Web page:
Ordway’s “White Christmas” Sets the Stage for a Happy Holiday

Ordway’s “White Christmas” Sets the Stage for a Happy Holiday

There is nothing better to put one in the holiday mood than a lovely show filled with music and charm produced at a theater decorated lavishly with a huge tree, garlands, and lights galore. Add to that a snowy evening and a view of Rice Park with thousands of twinkling white lights. All of this sets the stage for the Ordway’s production of White Christmas.

White Christmas is the story of two Army buddies, Bob and Phil, who find post-WWII success as show producers. It’s December 1954 and a set of circumstances brings them to an inn in Vermont with a sister act, hoping for some snow and relaxation. It turns out that the inn is owned by their retired Army general. There’s no snow, and therefore no business at the inn, so a plan is hatched to rehearse their new Broadway show at the inn and to surprise the general with a reunion of his troops. There are complications, misunderstandings, and romance —all ending with that longed-for white Christmas.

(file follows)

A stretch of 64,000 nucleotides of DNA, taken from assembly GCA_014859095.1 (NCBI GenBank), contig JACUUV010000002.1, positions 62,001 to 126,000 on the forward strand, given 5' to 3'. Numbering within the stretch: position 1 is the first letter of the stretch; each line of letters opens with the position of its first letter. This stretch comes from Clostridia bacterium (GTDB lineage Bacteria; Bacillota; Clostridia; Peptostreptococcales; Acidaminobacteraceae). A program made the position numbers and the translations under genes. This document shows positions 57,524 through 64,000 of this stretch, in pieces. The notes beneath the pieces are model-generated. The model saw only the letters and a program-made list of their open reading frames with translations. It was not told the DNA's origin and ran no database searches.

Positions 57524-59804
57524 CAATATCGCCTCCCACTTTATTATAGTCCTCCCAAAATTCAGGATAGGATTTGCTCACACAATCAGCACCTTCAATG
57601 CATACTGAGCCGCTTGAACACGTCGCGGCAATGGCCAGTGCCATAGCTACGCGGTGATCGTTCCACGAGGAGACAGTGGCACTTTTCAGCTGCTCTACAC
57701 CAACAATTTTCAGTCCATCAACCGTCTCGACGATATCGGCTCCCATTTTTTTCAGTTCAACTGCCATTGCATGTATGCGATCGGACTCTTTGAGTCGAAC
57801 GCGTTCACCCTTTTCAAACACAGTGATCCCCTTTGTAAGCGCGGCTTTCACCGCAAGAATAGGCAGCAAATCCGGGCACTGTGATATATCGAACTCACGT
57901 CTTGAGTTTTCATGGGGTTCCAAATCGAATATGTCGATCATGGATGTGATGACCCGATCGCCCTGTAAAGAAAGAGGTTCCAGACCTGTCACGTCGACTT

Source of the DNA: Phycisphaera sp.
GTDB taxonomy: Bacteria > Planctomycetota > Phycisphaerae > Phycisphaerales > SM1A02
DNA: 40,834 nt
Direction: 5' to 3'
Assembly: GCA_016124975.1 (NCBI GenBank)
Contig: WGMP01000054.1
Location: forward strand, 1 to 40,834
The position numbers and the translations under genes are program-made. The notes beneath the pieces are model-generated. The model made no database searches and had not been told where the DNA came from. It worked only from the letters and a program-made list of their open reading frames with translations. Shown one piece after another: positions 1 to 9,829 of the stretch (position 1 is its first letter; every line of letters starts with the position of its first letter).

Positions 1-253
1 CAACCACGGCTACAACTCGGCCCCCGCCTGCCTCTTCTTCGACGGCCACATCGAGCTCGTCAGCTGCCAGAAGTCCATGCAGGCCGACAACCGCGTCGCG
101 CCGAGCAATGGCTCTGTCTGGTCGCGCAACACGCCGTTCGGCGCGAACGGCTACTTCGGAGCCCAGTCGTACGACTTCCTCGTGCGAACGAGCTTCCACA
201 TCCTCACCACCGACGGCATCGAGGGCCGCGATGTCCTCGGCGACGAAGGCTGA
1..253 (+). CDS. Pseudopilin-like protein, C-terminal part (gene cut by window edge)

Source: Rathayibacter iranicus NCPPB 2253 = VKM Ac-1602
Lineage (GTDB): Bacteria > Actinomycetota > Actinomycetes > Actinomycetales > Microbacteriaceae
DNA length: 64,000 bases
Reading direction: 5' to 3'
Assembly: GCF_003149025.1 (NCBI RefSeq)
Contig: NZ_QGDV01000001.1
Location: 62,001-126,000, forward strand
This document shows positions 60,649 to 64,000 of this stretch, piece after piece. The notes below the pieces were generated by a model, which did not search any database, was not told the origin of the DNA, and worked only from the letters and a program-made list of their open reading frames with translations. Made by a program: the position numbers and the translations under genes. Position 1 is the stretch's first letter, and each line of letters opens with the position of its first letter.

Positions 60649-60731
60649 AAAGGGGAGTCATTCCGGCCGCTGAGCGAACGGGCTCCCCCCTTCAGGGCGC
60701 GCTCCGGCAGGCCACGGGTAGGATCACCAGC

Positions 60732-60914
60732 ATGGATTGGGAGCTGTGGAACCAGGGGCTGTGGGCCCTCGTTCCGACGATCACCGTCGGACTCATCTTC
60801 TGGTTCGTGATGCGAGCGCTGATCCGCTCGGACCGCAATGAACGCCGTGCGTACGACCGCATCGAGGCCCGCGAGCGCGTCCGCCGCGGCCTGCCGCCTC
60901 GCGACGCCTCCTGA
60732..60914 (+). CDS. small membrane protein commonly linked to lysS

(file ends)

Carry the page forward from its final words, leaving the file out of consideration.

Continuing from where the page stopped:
The Ordway’s White Christmas features spectacular choreography, tap dancing, and singing by an ensemble that seems to have endless energy. The 21 musical numbers written by Irving Berlin incorporate many favorites from the original 1954 movie (“Count Your Blessings,” “Sisters,” “Snow,” “We’ll Follow the Old Man”) with songs written specifically for the stage production — and, of course, “White Christmas,” written by Irving Berlin more than 75 years ago.

Unfortunately I felt underwhelmed by the show as a whole. I thought the casting missed the mark when choosing Brian Sostek as Phil Davis and James Detmar as General Waverly. Detmar felt too young to be a retired general, and Sostek’s height in comparison to Dieter Bierbrauer (playing Bob Wallace) was distracting. (Of course, I’ve probably watched the movie White Christmas close to a hundred times so I’m probably more sensitive to this type of thing than most of the audience will be.) The costumes, designed by Carrie Robbins, felt more garish than festive at times, and at other times felt too drab; and the addition of Richard Ooms’s comic character Ezekiel Foster felt unnecessary and a distraction from the story.

With all that being said, my daughter, who saw the show with me, felt that it delivered all that it promised and more. So go back to my opening paragraph and know that the Ordway’s White Christmas will provide you with a magical evening — which is really what we are looking for during the holiday season.

Jean Gabler